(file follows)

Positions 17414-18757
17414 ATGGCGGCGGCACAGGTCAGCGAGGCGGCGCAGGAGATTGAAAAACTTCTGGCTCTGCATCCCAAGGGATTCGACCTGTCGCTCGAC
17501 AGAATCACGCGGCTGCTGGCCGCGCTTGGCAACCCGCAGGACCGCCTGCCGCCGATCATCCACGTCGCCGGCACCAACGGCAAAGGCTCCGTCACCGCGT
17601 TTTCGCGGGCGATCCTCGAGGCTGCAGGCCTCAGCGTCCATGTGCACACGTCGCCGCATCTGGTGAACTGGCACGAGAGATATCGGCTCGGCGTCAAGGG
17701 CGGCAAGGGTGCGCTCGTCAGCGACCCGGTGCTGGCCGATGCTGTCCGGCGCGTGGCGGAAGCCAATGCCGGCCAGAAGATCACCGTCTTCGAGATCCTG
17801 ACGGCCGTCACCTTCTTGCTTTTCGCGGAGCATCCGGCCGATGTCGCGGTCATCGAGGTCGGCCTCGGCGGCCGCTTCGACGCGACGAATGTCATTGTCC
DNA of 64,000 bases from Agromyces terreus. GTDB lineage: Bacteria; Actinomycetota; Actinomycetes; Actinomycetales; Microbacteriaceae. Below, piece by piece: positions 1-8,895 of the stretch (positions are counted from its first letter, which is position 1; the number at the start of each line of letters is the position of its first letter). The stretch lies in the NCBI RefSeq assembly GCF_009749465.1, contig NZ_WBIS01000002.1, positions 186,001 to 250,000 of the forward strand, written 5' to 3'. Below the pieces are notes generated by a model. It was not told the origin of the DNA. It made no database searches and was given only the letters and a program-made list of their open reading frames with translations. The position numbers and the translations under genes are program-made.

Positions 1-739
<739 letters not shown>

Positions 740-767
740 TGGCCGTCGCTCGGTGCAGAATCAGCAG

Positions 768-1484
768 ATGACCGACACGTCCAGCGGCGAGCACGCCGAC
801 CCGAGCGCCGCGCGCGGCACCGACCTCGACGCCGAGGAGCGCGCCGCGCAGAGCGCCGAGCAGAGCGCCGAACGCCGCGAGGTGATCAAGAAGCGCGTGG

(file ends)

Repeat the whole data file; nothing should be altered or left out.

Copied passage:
Positions 17414-18757
17414 ATGGCGGCGGCACAGGTCAGCGAGGCGGCGCAGGAGATTGAAAAACTTCTGGCTCTGCATCCCAAGGGATTCGACCTGTCGCTCGAC
17501 AGAATCACGCGGCTGCTGGCCGCGCTTGGCAACCCGCAGGACCGCCTGCCGCCGATCATCCACGTCGCCGGCACCAACGGCAAAGGCTCCGTCACCGCGT
17601 TTTCGCGGGCGATCCTCGAGGCTGCAGGCCTCAGCGTCCATGTGCACACGTCGCCGCATCTGGTGAACTGGCACGAGAGATATCGGCTCGGCGTCAAGGG
17701 CGGCAAGGGTGCGCTCGTCAGCGACCCGGTGCTGGCCGATGCTGTCCGGCGCGTGGCGGAAGCCAATGCCGGCCAGAAGATCACCGTCTTCGAGATCCTG
17801 ACGGCCGTCACCTTCTTGCTTTTCGCGGAGCATCCGGCCGATGTCGCGGTCATCGAGGTCGGCCTCGGCGGCCGCTTCGACGCGACGAATGTCATTGTCC
DNA of 64,000 bases from Agromyces terreus. GTDB lineage: Bacteria; Actinomycetota; Actinomycetes; Actinomycetales; Microbacteriaceae. Below, piece by piece: positions 1-8,895 of the stretch (positions are counted from its first letter, which is position 1; the number at the start of each line of letters is the position of its first letter). The stretch lies in the NCBI RefSeq assembly GCF_009749465.1, contig NZ_WBIS01000002.1, positions 186,001 to 250,000 of the forward strand, written 5' to 3'. Below the pieces are notes generated by a model. It was not told the origin of the DNA. It made no database searches and was given only the letters and a program-made list of their open reading frames with translations. The position numbers and the translations under genes are program-made.

Positions 1-739
<739 letters not shown>

Positions 740-767
740 TGGCCGTCGCTCGGTGCAGAATCAGCAG

Positions 768-1484
768 ATGACCGACACGTCCAGCGGCGAGCACGCCGAC
801 CCGAGCGCCGCGCGCGGCACCGACCTCGACGCCGAGGAGCGCGCCGCGCAGAGCGCCGAGCAGAGCGCCGAACGCCGCGAGGTGATCAAGAAGCGCGTGG